"You will not be at the beach?"
Translation:¿No estarás en la playa?
¿(Uds) No van a estar en la playa?
¿(Uds) No estarán en la playa?
¿(Tú) No vas a estar en la playa?
¿(Tú) No estarás en la playa?
¿(Ud) no va a estar en la playa?
¿(Ud) no estará en la playa?
¿(Vosotros/as) No vais a estar en la playa? ¿(Vosotros/as) No estaráis en la playa?
These are used for Spain, why arent theyaccepted?
Spanish from Spain has become a strange and isolated variety of Spanish with it's own words and a remarkable different pronunciation of "s" "z" "ce" "ci" and "j". Nobody says vosotros here in America. Only less than 10% of native Spanish speakers use the peninsular variety. My cellphone's Latin American predictive dictionary doesn't even heve vosotros and It's conjugations, i'd have to shift it to the Spain variety just to write them.
Furthermore, haven't you noticed that the audios of this course are all in American Standard Spanish? They're trying to teach a standard Spanish here, what we call neutral. Peninsular Spanish is everything but neutral. It is the same in the portuguese course, they teach Brazilian and not Portugal's, and in English they teach American and not British. Decisions have to be made and neutral American Spanish was chosen. I'm from Argentina and in Rioplatense Spanish we use vos instead of tú, but it would be rather confusing for foreigner students to learn all and every variety. So for this course I stick to tú and ustedes, discarding vos and vosotros. I support this course being in the neutral American Spanish standard... Lo siento por vosotros! Vos sabrás entender!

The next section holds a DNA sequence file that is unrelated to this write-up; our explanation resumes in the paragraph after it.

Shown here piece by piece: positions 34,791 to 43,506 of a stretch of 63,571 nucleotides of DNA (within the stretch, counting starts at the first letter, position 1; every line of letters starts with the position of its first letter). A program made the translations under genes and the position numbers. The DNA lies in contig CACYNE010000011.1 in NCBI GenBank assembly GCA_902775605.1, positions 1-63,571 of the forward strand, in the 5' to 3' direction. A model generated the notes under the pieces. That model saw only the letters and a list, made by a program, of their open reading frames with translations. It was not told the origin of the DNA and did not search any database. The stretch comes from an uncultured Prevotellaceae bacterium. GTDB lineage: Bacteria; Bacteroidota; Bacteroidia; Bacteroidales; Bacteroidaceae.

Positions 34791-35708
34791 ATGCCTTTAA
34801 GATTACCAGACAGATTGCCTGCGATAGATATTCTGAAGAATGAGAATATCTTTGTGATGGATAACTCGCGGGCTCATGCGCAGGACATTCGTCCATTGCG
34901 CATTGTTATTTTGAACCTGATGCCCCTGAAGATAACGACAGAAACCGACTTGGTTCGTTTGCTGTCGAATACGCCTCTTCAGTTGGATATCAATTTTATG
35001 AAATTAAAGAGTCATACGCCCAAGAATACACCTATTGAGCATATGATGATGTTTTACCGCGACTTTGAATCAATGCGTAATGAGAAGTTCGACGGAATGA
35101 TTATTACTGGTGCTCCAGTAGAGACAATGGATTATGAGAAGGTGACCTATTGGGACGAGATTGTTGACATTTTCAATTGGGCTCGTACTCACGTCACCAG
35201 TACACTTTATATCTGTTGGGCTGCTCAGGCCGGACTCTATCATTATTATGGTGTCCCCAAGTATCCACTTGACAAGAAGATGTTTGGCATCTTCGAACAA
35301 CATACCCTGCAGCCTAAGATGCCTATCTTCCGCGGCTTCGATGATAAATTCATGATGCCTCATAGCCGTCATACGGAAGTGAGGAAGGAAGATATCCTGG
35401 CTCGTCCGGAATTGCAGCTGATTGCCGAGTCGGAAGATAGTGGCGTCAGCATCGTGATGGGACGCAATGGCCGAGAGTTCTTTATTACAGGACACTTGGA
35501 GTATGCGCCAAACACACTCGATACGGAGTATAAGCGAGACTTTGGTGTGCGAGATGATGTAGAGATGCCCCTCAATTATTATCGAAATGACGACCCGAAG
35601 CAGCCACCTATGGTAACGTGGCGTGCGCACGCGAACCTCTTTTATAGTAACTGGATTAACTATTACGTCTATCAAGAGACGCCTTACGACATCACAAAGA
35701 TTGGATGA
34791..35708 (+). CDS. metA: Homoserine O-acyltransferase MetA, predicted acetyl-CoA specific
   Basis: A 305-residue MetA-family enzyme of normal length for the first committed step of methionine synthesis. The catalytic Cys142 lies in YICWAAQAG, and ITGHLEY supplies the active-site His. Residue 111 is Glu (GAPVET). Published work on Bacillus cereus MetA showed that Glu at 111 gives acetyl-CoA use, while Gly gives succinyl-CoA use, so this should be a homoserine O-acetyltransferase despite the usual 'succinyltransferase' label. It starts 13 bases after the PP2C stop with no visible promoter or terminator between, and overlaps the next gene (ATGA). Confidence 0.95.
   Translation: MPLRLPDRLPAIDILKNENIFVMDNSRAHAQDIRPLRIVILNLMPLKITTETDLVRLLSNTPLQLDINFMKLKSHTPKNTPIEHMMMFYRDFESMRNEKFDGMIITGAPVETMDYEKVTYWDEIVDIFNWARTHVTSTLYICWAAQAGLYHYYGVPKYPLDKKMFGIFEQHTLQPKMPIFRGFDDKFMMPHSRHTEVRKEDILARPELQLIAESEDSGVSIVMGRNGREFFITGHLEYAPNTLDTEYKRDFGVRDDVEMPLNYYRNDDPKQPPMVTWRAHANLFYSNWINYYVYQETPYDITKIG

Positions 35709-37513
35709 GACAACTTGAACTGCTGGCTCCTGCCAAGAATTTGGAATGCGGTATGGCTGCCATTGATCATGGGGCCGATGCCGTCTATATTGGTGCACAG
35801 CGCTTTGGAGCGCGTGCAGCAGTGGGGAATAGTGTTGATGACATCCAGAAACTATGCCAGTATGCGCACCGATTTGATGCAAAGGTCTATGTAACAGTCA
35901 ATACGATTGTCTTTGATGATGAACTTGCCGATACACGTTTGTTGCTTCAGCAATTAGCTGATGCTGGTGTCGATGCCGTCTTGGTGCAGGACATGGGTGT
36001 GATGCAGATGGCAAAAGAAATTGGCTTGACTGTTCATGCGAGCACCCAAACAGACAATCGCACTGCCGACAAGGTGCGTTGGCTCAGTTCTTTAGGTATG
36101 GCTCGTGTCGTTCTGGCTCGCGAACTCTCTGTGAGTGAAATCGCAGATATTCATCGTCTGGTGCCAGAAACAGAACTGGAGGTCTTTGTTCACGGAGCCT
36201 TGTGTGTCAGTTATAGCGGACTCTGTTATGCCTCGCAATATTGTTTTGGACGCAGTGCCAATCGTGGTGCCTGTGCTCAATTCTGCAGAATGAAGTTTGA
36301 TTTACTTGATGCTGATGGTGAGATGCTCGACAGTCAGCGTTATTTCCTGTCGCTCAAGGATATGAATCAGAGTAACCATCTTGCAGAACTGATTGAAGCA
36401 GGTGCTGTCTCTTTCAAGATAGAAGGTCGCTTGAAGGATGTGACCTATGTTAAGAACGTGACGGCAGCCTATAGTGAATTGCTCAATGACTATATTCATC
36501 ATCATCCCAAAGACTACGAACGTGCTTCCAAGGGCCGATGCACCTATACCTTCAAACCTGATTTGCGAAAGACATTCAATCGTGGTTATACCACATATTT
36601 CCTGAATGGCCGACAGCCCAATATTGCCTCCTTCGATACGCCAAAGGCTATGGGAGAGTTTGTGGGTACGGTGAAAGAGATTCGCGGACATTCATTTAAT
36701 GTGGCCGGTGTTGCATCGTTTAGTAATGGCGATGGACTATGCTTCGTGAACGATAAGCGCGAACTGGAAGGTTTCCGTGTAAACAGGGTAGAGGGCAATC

So, "ser" and "ir" are the same in the past tense, but "estar" has only "estar" and not "ir?"
That is an archaic usage if I recall well. You can still find it in spoken Spanish when people ask "¿Adónde estás?" instead of "¿En donde estás? or simply "¿Dónde estás?"*
Please can anyone say why 'no estarás tu en la playa' is wrong? I realise that I have missed an accent off 'tu', but is anything else wrong? Thanks
Actually, the order ought to be reversed in a question, i.e., the subject follows the verb
Ex: "Qué quieren hacer Uds.?"
As i understand it, Latin America uses ustedes instead of vosotros as the plural 'you'. Do they use anything to differentiate between the formal and informal plural 'you' or is it all the same?
"You will not be at the beach?" sounds strange to me, I'm not a native English sepaker but i was taught since young to change the word order when you make a question in English, like this "Will you not be at beach?" (or "Won't to be at the beach?") Can someone explain me if both are correct and if there's any difference between the two ways of asking something?